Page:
While Michaels is certainly correct in condemning texting while driving, this practice is only the latest and most widely publicized dangers of distracting devices. Texting is not the only distracting device-based activity that happens while driving. Commercial drivers routinely use laptop computers, tablets, global positioning systems, music players (from the in-dash radio to elaborate sound systems and accessories) and a host of emerging devices while driving.

Studies confirm that distraction from devices is significantly more dangerous than distractions from eating in the car or having a conversation with a passenger. Over 95 percent of communication between two people is nonverbal and takes less brain power to process than a conversation between two people via a phone or radio.

A growing number of fatalities are arising from distracted pedestrians who are so absorbed in the use of a distracting device they become afflicted with inattention blindness, i.e., they miss unusual events like a forklift barreling down on them or a delivery truck rounding a corner and step into the path of certain death. While the primary concern of OSHA has been distracted drivers, the rise is pedestrian deaths is sure to shift this dynamic, and change is likely to come sooner than later.

ARGUMENTS FOR BANNING DISTRACTING DEVICES
Arguments for banning are clear and make a lot of sense. Their distraction can be dangerous, but so are a lot of things that we judge to be worth the risk. There is consensus that many driving and traffic-related accidents – which rank as a leading cause of workplace fatalities – could have been prevented by less distraction of drivers.

Employee Liability versus Corporate Liability
Apart from the obvious risk of a worker death, companies are growing concerned of the tricky liability associated with driver distraction. Will a company with no policy banning distracting devices be judged as culpable if one of their employees kills someone while driving while distracted? The law increasingly views policies that are widely disregarded, or simply on the books with no expectation of compliance, as akin to no policy at all. Simply put, having a vague, all-inclusive “thou shalt not . . .” policy may not safeguard your organization from liability.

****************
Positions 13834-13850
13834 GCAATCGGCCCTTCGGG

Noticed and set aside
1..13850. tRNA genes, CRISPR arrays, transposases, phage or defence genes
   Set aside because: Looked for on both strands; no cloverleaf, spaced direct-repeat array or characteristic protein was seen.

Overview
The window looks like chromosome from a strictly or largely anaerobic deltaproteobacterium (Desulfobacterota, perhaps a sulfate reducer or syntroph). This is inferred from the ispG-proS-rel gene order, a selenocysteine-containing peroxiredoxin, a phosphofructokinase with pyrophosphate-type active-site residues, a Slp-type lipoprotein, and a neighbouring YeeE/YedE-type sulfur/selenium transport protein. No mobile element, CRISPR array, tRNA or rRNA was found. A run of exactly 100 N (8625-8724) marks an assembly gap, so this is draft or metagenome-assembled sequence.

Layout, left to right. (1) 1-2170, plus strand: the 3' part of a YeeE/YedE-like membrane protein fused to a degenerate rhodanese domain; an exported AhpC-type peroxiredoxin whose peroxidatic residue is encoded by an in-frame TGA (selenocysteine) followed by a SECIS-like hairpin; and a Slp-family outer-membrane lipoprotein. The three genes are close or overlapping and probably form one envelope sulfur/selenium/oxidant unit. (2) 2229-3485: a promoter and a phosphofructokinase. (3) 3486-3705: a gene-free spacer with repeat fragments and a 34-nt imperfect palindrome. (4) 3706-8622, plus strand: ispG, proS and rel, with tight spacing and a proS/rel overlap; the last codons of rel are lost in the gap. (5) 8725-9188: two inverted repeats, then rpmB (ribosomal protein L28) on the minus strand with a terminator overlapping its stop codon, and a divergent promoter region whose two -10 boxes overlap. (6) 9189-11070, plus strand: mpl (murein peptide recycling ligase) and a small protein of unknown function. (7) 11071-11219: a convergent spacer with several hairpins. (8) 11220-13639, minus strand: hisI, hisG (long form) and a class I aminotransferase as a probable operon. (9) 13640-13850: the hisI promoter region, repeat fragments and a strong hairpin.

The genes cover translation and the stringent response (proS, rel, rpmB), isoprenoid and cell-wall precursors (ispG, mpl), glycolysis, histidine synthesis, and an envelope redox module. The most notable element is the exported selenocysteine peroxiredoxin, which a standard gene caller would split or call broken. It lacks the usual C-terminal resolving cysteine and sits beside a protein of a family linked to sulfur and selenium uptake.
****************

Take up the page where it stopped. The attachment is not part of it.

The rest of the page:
The Invisible Gorilla
In their book The Invisible Gorilla: How Our Intuitions Deceive Us, Christopher Chabris and Daniel Simons recount their findings from the seminal “Invisible Gorilla” study where they produced a video tape of two teams playing basketball, one team wearing white shirts and the other wearing black. Subjects were told to concentrate only on the players wearing white shirts, ignore the players wearing black shirts, and count the passes the white team made. In the middle of the video, a student wearing a full gorilla suit enters the play, walks in front of the camera, thumps her chest and leaves.

The gorilla was on screen over nine seconds, yet 50 percent of the test subjects failed to see it. This study has been validated and replicated many times, with profound implications for the safety of a distracted workforce that conclude that most people are likely to miss unexpected events when they are concentrating on another task. To see a shorten demo of the video in the experiment click here.

Slip, Trip & Fall and Struck By/Against Injuries
Injuries caused by slips, trips, falls and struck by/against are rising, with a strong correllation between being distracted and being injured (or injurying another). How often have you investigated an injury only to have the injured party shrug and say, “I just wasn’t thinking?” In effect, the injured party is saying that they were distracted by thinking about something else. This isn’t the occasion for blaming or judging. The fact is, human beings have a relatively short attention span and distraction often plays a role in worker injuries.

  • Jim Leemann wrote:

    Couldn’t agree with you more Phil. Nice piece.

    • Phil La Duke wrote:

      Thanks Jim. This topic generated surprisingly little support in the LinkedIn forums where I posted a link. In fact, one gentleman called the entire attempt to regulate distracting devices “a knee jerk reaction typical of the safety community.” I guess one man’s proactive intervention is another man’s knee jerk reaction.

  • Andrew Finch wrote:

    Excellent article. I am in the throes of trying to put together a company wide Car/Van Use Policy and this is one of the big issues that is surprisingly difficult to cover succinctly but at the same time comprehensively.

    • Phil La Duke wrote: